A recent review of Nick Maxwell’s book – founder of Friends of Wisdom – met with them in London last month – and my comments interwoven.
From Knowledge to Wisdom
Nick Maxwell’s recently republished book â€“ “From Knowledge to Wisdom” â€“ may be reaching its time. First published a quarter century ago, it got many good reviews. But its ideas didn’t “go” much of anywhere in terms of thinking or practice; a palliative with little action; a “feel-good” approach which we could ignore untilâ€¦right now – says Nick.
Nick asserts that we are heirs of earlier ideas, committed to the exploration of the universe, but without the thoughtful (moral) bases which gives philosophy and life its groundings and meanings. Philosophical knowledge has taken us far and wide, butâ€¦leaves the human condition with little more than promises of the ultimate utility of that knowledge. It contributes little to the “best hope of helping us progressively to resolve our most urgent problems of livingâ€¦a more humane, a more just, a happier, a saner and more cooperative world.”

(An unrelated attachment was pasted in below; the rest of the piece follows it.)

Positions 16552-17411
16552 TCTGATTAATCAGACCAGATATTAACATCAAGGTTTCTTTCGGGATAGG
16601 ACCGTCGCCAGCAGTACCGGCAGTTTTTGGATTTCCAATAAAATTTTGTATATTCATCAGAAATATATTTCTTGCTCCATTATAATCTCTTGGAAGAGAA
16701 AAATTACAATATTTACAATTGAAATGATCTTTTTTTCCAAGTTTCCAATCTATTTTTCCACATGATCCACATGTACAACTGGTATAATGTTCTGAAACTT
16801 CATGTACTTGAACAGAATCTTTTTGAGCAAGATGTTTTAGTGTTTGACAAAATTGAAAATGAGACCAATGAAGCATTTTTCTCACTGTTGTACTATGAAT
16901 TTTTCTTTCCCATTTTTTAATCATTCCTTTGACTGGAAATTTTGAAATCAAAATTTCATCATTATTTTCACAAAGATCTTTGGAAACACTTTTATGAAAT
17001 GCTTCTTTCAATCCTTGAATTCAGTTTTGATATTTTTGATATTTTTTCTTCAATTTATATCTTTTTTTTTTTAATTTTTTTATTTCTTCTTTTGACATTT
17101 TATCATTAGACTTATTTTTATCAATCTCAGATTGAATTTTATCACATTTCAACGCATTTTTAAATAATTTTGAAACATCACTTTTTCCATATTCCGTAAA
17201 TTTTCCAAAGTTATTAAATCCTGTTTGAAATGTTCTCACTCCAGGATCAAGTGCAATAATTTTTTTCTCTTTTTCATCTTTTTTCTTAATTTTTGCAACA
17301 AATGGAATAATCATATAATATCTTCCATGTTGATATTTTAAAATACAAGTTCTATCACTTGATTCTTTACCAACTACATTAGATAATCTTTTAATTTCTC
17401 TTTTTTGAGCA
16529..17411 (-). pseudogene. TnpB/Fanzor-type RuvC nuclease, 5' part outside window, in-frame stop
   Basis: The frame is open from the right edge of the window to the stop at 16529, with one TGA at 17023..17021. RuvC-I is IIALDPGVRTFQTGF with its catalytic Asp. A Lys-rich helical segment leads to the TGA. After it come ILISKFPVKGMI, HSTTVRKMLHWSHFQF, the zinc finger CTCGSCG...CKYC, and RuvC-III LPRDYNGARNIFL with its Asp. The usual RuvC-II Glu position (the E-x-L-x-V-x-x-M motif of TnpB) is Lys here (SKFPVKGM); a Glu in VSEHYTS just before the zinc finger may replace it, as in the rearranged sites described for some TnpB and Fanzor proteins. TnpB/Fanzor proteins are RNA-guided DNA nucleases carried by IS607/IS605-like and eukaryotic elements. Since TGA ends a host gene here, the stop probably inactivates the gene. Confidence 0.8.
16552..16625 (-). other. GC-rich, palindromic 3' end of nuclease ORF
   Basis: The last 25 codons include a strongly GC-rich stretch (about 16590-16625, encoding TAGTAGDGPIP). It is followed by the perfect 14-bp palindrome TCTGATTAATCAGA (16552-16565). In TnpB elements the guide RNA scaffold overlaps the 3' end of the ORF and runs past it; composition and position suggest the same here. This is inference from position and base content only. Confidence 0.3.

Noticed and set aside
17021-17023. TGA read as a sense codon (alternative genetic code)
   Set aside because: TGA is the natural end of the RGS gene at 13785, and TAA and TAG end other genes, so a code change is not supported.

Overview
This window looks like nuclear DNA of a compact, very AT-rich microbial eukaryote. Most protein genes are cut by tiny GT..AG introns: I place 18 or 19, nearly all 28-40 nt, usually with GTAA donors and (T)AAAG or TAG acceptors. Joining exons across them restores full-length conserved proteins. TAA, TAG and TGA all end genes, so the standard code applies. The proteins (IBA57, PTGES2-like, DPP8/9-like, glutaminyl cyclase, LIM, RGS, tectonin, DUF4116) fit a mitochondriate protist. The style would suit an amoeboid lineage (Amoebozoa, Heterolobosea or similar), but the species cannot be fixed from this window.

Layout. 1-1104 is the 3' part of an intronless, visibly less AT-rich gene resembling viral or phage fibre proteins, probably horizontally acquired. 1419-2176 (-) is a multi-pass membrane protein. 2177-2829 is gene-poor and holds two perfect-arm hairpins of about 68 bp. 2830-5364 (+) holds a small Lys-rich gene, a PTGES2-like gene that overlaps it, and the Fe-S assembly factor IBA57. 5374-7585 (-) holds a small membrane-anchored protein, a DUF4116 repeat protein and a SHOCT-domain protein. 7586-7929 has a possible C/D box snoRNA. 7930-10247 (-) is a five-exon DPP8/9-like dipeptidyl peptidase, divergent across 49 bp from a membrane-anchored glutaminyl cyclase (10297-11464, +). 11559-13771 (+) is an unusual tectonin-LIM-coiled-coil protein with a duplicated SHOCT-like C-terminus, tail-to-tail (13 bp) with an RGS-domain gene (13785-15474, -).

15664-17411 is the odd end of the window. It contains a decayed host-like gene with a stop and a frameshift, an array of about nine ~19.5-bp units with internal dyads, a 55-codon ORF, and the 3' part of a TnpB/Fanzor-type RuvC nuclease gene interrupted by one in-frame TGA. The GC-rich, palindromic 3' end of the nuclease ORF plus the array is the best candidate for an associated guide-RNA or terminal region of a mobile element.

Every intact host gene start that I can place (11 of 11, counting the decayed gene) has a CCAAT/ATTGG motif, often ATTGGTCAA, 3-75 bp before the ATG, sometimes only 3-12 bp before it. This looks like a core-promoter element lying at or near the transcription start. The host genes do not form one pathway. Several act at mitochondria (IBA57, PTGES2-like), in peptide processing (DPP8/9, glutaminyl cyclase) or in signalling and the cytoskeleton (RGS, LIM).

As the book takes us from several century old ideas of knowledge to the “needs” of the current era, Nick guides us through the history of thought which has dominated (philosophical) knowledge then and endures to the present moment: what is the universe, how do we study it, how do we know, what is truth? We have come far, in many senses, but now seem to be at some impasses.
He urges us to rethink where we are, how we got here, and the deep necessity to broaden our explorations toward (philosophical) wisdom, rather than being bound to particular and narrow historical ideas of what knowledge consists in.
Wisdom is the perspective that how we go about thinking and pursuing knowledge must include its effects on and implications for the human condition. In so many senses, knowledge has “overstepped” itself, and has endangered our very existence: e.g., the blights of the 20th century – holocausts, atomic bomb, GMO’s, and so much more. Read the rest of this entry »